For those interested in the details, here’s a quick summary of how these vegetable oil conversions work. Apparently the diesel engine can run on vegetable oil just fine, so long as it is (A) the right temperature (~150°F), and (B) doesn’t contain water or particles. It seems that (B) has more of an impact on the life of your fuel filters than anything. So here’s the layout:
- An oil tank is added to supplement the existing diesel tank. The oil tank typically has a heater inside or at the feed pump.
- A heater (typically a heat exchanger that uses the existing engine coolant) is connected in-line to heat the oil on the way to the engine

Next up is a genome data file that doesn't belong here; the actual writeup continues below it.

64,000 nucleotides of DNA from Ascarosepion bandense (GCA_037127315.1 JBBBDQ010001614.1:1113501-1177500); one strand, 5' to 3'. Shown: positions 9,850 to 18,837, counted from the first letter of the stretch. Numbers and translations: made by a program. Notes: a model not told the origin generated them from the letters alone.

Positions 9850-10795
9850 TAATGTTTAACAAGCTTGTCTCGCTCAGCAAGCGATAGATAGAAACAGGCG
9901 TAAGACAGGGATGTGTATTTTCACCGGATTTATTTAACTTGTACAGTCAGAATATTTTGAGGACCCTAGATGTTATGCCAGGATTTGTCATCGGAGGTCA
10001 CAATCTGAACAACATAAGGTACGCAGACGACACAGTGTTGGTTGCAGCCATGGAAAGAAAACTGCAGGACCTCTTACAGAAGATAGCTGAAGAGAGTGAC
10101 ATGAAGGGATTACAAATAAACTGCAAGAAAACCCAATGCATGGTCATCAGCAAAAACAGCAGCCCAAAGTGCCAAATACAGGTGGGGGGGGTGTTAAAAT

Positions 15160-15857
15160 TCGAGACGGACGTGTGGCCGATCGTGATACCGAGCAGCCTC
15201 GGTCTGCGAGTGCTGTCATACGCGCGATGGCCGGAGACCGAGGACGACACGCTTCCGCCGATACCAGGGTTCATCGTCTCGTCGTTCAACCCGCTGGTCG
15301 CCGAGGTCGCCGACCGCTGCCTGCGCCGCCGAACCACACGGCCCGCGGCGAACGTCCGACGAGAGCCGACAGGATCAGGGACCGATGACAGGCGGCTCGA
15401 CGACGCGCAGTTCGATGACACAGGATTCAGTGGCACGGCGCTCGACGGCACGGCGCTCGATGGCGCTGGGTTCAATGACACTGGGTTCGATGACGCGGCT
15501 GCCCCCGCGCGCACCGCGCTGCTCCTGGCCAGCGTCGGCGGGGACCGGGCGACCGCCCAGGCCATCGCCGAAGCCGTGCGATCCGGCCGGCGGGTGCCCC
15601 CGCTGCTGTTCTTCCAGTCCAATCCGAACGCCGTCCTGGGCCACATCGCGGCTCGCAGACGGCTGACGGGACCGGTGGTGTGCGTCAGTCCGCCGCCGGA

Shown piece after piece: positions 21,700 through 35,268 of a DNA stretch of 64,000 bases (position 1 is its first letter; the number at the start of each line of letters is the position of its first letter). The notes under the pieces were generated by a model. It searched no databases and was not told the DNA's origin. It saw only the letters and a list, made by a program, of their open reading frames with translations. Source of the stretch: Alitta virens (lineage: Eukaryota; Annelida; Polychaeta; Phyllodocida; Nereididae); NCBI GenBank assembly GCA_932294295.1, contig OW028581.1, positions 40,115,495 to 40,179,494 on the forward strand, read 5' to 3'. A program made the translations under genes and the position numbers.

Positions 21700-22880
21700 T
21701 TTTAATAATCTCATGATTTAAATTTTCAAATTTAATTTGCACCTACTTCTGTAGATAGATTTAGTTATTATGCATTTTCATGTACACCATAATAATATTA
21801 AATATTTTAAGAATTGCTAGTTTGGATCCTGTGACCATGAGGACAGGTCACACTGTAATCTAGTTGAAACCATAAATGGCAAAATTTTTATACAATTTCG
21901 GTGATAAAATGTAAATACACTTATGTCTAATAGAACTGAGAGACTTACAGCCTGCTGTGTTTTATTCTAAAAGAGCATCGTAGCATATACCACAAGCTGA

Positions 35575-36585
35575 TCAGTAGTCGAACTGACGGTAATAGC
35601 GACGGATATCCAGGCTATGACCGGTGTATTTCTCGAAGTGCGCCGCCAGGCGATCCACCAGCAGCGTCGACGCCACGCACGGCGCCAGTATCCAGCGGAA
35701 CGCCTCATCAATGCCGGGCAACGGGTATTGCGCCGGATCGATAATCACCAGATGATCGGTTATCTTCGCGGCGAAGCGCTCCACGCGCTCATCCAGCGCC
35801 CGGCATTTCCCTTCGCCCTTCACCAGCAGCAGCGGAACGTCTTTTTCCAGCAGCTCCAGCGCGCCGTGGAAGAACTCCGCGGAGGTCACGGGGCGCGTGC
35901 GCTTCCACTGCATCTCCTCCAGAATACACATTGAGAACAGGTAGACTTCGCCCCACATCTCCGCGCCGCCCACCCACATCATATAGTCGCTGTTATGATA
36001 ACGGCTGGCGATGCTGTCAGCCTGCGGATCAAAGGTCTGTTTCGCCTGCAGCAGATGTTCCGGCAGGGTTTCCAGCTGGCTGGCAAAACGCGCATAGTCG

- Electrically-controlled switches are added between the tanks and the engine
- A bunch of hoses must be added. Hoses for the oil send and return (for some reason diesel engines send excess oil to the engine, the remainder is returned to the tank), hoses for the heat exchanger, extra hoses for the existing diesel fuel in order to run it through the switches
- A controller manages the switches and in some systems the heaters/ heat exchangers
People with these conversions typically fill both tanks (oil and diesel), start on diesel, use the controller (in the cab) to switch to oil after the engine has warmed up. It’s important that the oil be filtered of both water and particles.